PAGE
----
M.S. Butler

M.S. Butler joined WUSF in October, 2014 after becoming the first recipient of the Stephen Noble Intern Scholarship. A Bay Area resident since 1999, he became a full-time student at the University of South Florida St. Petersburg in Fall 2012.He has written articles for the school newspaper The Crow’s Nest covering topics ranging from seasonal flu shots to students carrying guns on campus.

He expects to graduate in Spring 2015 with a degree in Mass Communications/Journalism.

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Know the joke about how many college students it takes to screw in a light bulb?

Probably not, since it’s not a real joke. Nor is the decision some comedians are making to avoid college campuses where they say students today are too easily offended.

Back in June, comedian Jerry Seinfeld told ESPN radio that he was joining Chris Rock, Larry the Cable Guy and others who won’t play college campuses because they’ve become too politically correct.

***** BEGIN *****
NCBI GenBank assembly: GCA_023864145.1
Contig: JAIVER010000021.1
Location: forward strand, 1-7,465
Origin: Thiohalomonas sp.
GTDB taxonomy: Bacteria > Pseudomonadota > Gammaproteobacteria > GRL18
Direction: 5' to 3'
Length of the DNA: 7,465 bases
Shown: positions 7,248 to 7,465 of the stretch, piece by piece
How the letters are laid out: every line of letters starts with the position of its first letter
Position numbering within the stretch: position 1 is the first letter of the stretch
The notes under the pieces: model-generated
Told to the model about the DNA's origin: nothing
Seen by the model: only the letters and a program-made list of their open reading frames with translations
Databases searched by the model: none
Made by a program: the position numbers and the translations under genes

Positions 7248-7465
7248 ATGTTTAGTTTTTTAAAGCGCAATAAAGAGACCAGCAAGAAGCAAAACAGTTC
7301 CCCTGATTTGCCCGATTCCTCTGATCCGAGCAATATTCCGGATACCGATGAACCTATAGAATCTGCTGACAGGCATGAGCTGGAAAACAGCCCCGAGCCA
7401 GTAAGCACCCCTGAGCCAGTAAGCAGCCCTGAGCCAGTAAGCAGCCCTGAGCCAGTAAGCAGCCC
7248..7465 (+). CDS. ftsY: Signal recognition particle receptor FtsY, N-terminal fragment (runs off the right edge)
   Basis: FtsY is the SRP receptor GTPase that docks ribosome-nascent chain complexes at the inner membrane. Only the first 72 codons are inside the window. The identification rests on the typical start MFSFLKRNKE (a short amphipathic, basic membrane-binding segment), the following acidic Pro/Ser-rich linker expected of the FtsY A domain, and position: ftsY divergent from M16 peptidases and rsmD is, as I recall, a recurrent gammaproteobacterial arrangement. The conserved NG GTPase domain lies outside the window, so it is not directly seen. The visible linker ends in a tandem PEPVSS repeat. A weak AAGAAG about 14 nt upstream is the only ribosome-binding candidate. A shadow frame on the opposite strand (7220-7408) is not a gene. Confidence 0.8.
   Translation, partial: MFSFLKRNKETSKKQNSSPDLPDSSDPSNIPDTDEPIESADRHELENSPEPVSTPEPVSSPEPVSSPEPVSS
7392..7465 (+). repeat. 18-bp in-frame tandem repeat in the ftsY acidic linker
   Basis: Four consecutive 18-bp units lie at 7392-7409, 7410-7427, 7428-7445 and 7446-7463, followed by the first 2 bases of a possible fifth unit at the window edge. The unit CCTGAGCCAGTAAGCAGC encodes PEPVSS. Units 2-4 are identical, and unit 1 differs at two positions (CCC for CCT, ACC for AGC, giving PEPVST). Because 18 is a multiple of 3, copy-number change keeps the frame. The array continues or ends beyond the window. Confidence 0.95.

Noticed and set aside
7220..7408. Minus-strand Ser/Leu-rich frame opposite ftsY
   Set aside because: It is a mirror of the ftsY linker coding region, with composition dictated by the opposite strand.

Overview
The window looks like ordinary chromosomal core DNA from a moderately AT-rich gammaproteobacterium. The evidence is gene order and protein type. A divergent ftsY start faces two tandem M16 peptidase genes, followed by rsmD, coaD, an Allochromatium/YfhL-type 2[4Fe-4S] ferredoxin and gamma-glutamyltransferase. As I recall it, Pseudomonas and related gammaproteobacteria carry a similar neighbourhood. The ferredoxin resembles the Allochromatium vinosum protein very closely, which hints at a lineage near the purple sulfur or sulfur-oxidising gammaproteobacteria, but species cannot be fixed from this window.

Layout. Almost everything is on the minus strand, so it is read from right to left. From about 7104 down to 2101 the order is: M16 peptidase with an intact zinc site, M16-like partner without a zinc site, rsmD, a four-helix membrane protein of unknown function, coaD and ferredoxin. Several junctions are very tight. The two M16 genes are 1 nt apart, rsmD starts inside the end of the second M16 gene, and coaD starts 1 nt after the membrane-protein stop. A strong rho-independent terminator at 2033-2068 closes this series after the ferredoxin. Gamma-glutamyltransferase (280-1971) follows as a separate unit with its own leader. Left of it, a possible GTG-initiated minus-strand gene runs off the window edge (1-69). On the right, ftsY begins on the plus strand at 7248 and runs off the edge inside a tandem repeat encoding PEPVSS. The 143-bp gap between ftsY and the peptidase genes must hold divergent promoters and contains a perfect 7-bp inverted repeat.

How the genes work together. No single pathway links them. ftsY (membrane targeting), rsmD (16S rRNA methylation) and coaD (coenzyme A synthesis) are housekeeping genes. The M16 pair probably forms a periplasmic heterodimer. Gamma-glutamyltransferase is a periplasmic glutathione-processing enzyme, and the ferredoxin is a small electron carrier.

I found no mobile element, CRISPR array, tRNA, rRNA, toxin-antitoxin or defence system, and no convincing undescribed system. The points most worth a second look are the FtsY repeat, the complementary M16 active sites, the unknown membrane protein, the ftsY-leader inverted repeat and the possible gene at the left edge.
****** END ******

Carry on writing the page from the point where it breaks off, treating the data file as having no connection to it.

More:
Students who are considered homeless by Florida schools can be living in hotels, trailer parks, in campgrounds or doubled up with friends or relatives. And with as many as 71,000 or more homeless students in the state the challenges can extend beyond the kids and families to include the schools.

For most kids school is a place of achievement and learning, or just a place to socialize with friends. But for kids without stable living arrangements it can mean much more than that.

Of the more than 600 charter schools in Florida. Some focus on the arts, some on sciences. Others are high schools that help students who are at risk for not finishing or dropping out completely.

At the crossroads of  busy four lane highway in Clearwater, students have to make their way through the noise and exhaust of heavy traffic to get to their high school classes.

Tucked in the back of of a strip mall is Enterprise High School. The 5-year-old charter school focuses on just one kind of student, those at risk for not finishing high school at all.